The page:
I Can’t. Or, Can I? by Nancy

Decision on a path small

For many years “I can’t” was my mantra. I adopted it in elementary school when teachers would tell me, “You can do this; your brother did.” Looking back to 6th grade, I see this curly blond-haired me in my blue uniform and white blouse digging in my heels, snarling and proclaiming loudly, “I can’t.” I didn’t like the pressure of living up to my older brother and not being seen as an individual. TRUTH be known, I just didn’t want to do it; and once I declared my position, I had to keep reinforcing it.

Over the years I adopted it as an easy way to cop out. I enrolled others to believe me, do it for me or maybe even feel sorry for me.

A web was cast. I was trapped in a mire of missed opportunities, withheld energy, helplessness, blame of others, inconsistent dependability, thoughtlessness, depletion of power. Living “I can’t” I didn’t want to see or take on new challenges or solve situations. I held no responsibility for the world I created; I sulked. As a professional, that posture proffered all sorts of excuses and cover-ups to conceal truth, so much so that I even bought the stories. A huge hole had been dug. I had separated myself from others and their needs by all my self-indulgence. The way out was to put down the lies I was living.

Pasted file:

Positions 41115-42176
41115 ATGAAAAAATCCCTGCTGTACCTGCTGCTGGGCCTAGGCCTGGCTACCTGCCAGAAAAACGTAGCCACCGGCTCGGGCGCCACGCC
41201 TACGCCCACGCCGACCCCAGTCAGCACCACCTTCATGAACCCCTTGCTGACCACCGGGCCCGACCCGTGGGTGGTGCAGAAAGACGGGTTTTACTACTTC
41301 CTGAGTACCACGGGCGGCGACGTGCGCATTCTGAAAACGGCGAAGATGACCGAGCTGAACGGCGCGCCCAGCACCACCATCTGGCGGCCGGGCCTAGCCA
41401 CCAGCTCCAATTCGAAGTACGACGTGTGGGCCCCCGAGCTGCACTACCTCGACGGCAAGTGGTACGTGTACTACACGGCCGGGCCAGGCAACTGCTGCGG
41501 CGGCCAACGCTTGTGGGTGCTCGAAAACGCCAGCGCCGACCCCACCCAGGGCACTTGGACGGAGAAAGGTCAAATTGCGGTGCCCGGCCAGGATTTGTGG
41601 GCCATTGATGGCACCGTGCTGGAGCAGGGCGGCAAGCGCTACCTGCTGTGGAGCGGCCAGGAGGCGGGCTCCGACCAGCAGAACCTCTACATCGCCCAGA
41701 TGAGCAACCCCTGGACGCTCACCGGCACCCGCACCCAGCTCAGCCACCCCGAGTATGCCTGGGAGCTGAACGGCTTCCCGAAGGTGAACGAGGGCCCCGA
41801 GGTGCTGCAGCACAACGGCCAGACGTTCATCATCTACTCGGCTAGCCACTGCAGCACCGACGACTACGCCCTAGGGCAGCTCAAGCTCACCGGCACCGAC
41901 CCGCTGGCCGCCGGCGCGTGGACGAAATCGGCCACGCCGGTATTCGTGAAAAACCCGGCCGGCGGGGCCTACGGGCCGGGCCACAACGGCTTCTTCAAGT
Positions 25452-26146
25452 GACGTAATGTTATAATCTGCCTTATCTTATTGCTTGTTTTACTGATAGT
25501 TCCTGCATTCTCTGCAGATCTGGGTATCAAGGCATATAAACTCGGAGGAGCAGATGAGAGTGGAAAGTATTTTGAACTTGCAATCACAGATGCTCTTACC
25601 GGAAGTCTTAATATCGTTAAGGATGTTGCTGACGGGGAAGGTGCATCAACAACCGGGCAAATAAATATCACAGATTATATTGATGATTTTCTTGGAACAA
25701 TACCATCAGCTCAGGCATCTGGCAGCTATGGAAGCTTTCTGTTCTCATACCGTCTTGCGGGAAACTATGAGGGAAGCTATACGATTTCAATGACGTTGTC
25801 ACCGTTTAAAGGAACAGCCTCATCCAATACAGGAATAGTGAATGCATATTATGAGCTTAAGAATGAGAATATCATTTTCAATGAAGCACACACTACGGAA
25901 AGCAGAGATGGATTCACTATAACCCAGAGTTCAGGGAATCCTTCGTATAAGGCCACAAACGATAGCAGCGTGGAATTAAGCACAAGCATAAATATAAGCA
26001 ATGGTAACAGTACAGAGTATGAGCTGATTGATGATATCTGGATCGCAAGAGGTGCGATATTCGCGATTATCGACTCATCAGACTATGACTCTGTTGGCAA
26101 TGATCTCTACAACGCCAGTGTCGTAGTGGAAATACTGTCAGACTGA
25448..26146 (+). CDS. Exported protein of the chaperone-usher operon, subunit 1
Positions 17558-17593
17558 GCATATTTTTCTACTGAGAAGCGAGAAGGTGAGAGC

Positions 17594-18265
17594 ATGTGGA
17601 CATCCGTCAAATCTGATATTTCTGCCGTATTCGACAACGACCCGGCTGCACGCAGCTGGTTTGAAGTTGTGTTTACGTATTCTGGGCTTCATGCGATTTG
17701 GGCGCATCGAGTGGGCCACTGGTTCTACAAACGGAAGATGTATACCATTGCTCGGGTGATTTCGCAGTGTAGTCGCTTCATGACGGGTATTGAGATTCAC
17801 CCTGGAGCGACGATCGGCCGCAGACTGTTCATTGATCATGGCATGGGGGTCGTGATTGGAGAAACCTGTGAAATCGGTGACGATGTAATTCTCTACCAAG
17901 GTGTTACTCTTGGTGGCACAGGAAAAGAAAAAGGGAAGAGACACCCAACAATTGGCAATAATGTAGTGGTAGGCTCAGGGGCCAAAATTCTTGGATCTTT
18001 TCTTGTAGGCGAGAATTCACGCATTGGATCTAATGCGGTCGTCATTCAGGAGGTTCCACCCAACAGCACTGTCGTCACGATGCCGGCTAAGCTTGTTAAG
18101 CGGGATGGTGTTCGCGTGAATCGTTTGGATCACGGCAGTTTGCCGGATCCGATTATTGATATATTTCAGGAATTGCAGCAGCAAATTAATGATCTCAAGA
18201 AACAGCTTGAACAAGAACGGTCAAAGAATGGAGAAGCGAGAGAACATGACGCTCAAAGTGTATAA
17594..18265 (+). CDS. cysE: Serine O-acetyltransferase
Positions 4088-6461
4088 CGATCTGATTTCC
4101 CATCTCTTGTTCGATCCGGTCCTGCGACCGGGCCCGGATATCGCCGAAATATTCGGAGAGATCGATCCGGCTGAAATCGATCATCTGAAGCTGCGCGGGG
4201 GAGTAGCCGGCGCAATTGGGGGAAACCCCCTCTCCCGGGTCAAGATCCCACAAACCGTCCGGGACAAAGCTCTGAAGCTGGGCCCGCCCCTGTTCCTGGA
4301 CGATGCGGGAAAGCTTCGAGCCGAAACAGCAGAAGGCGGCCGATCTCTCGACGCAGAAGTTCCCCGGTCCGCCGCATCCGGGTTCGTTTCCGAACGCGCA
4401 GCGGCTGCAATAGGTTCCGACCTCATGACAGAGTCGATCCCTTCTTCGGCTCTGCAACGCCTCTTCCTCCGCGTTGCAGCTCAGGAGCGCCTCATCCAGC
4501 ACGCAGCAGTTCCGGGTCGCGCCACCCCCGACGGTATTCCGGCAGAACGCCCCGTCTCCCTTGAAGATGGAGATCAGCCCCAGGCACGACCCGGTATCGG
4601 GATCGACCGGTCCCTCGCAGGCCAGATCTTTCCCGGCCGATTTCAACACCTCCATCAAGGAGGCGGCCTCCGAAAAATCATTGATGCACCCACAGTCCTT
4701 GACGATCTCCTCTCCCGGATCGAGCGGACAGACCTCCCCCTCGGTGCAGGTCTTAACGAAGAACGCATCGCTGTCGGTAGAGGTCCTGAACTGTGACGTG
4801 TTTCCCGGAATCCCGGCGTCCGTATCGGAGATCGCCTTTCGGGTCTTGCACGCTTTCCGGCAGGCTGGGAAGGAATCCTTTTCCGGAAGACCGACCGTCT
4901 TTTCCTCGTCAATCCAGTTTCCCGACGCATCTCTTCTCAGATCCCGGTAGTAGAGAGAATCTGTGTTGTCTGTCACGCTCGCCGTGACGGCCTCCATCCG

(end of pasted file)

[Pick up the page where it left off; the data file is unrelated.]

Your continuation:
Understanding how I fell out of honest relationship to others and myself, I was freed from the burden I had cultivated. I could begin to respond honestly and responsibly in each situation.

From this perspective I am no longer trapped by my limitations, habits and weaknesses. I am not reactive. I am engaged and honest with the people in my life. I don’t hold others responsible for my shortcomings. I don’t manipulate. Instead, I step forward making choices about what is the best decision to make for the good of all. I understand and tackle what I need to learn or lean into in order to help the situation go well from trivial to major endeavors.

What would it be like to notice yourself on automatic in some variation of the “I can’t” syndrome, even when it is not spoken?

Free yourself.

I offer you an invitation to pause, remembering to clearly choose and take full responsibility for your response.

 

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